By Ashley Groth

Her bones rattle against each other, clinking like glass, they bump and rub at the joints and wear themselves down, and now little of them remain. Marrow leaks from the cracks, pooling in the interstitial space between muscle and skin. It mixes with the blood, replaces the blood, the cells die and nothing replaces them. Hollow, she floats, her bones are those of a birds and flight is no longer reserved for them.

Transparent is a pale beyond illness and her pallid skin aches for moisture. It blisters in the sun, bubbles red and angry, but she refuses to aid it and it weeps pus from the sores. The first God before all Gods, the origin of energy and light, the Sun that gives life has been rejected by her and she takes great pains to ignore it, something that gets harder the higher she flies, the closer she gets to the thing she craves recklessly to abandon.

There are demons inside her, demons that sleep, that cannot be exorcised. They are tangled in the threads of her, the thick roped chords of her and the thinnest fibers that hold her together—tangled like a kite knot, unsure if it can ever fly right again—these demons are ruthless and when they wake they drown the Sun, blocking its light. A different light bathes her now.

Without the Sun, she can be unstoppable.

Weak with malnourishment, mind over matter is her mantra and she settles into a restless sleep that leaves her aching:

In which her muscles twitch in uncontrollable, violent spasms.

In which nausea makes her nauseous makes her more nauseous still.

In which an emptiness that includes life is not empty enough.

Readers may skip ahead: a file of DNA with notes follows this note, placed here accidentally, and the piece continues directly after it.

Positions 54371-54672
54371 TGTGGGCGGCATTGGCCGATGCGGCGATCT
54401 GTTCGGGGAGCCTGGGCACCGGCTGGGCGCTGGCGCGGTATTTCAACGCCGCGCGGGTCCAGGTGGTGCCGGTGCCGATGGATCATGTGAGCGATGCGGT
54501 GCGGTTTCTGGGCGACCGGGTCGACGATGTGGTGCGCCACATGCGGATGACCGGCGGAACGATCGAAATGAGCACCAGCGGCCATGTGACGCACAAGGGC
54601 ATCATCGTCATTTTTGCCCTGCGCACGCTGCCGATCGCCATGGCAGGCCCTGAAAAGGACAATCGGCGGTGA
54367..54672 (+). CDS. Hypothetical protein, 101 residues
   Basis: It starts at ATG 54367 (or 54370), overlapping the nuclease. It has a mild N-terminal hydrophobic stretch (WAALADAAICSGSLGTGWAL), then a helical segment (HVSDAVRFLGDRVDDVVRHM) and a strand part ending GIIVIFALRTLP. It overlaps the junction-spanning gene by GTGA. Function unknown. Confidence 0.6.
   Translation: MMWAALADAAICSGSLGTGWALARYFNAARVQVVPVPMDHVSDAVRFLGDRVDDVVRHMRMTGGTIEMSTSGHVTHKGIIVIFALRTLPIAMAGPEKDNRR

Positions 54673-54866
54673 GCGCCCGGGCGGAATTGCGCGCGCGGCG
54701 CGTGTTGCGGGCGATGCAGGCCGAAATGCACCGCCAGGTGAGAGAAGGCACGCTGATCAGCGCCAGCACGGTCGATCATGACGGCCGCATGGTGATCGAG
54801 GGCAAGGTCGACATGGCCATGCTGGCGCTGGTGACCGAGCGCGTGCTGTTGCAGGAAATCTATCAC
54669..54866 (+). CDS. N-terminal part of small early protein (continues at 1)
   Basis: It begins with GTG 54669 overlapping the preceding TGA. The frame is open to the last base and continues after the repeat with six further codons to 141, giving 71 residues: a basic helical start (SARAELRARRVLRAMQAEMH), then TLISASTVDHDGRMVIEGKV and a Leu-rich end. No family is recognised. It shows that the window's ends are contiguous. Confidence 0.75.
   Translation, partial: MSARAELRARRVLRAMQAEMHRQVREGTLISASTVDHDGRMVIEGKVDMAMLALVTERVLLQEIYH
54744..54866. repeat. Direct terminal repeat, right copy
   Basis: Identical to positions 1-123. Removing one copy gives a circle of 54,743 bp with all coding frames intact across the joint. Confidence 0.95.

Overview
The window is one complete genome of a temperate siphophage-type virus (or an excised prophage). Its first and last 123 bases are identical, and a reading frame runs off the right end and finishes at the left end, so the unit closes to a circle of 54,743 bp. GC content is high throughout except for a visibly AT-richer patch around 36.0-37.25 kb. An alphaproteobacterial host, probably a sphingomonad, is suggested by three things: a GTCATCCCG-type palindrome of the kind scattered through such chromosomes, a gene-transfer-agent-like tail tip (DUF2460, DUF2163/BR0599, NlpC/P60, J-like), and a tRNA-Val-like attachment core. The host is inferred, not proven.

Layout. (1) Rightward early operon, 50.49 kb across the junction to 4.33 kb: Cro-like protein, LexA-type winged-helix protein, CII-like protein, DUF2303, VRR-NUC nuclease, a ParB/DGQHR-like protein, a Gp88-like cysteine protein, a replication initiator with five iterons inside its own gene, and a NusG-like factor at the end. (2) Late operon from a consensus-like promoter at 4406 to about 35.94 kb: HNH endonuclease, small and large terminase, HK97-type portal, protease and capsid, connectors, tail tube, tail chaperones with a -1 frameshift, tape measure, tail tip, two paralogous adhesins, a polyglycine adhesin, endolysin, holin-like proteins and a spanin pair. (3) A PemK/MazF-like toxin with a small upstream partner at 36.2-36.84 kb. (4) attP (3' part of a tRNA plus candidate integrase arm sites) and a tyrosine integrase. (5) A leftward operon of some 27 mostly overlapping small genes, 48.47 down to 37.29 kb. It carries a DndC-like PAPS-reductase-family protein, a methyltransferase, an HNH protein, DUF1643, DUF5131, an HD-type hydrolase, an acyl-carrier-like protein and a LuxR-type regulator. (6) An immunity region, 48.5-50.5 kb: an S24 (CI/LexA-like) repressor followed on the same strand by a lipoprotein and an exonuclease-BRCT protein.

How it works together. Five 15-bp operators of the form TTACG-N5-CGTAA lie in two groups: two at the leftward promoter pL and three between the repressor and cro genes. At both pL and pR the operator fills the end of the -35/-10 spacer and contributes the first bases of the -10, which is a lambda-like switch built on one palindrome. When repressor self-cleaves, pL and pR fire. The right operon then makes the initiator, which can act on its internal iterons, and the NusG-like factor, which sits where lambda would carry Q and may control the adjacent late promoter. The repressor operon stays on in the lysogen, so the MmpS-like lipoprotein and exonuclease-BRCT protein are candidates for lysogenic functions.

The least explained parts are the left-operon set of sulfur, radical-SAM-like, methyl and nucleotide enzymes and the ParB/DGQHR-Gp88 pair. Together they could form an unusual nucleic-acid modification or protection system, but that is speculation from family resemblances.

Sleep has become a dangerous thing, a thing she cannot get enough of, yet at the same time makes her wonder how far she can press her mind beyond the limits of the body. Pushing and pulling and movement fails, she wonders if this is what a lucid dream is like until she does not wake up. Clothes drape from skin that hangs, her stomach turns and she is reminded of the present: a time she fights in vein to forget. The future and the past, this “now” has no place here, she buries it and grips herself: a broken thing she created years ago.

Her nails are brittle and scratch at hardened flesh. She pulls at her hair and wonders how she’d look bald as clumps fall into her hands. She drinks cup after cup after cup of cheap black coffee, it burns her tongue and she revels in it: how many cups before there’s nothing left to taste? How long before taste flees like the rest of her senses? She is consumed by hunger; food devours her from the outside in. She paints a picture of her body with a pallet of numbers: calories complement a measuring tape secondary to a lump sum scale that demands reverence with it’s bright blue scripture that blinks beneath her naked body.

Sitting and drinking, she’s covered in bruises: large and purple and spotted sick yellow. They cover her legs, hips and back where bones bump through her flesh. She wonders how long she has left before she is released from the physical body that she damns with every passing thought.

From the vital signs, she’s already dead.

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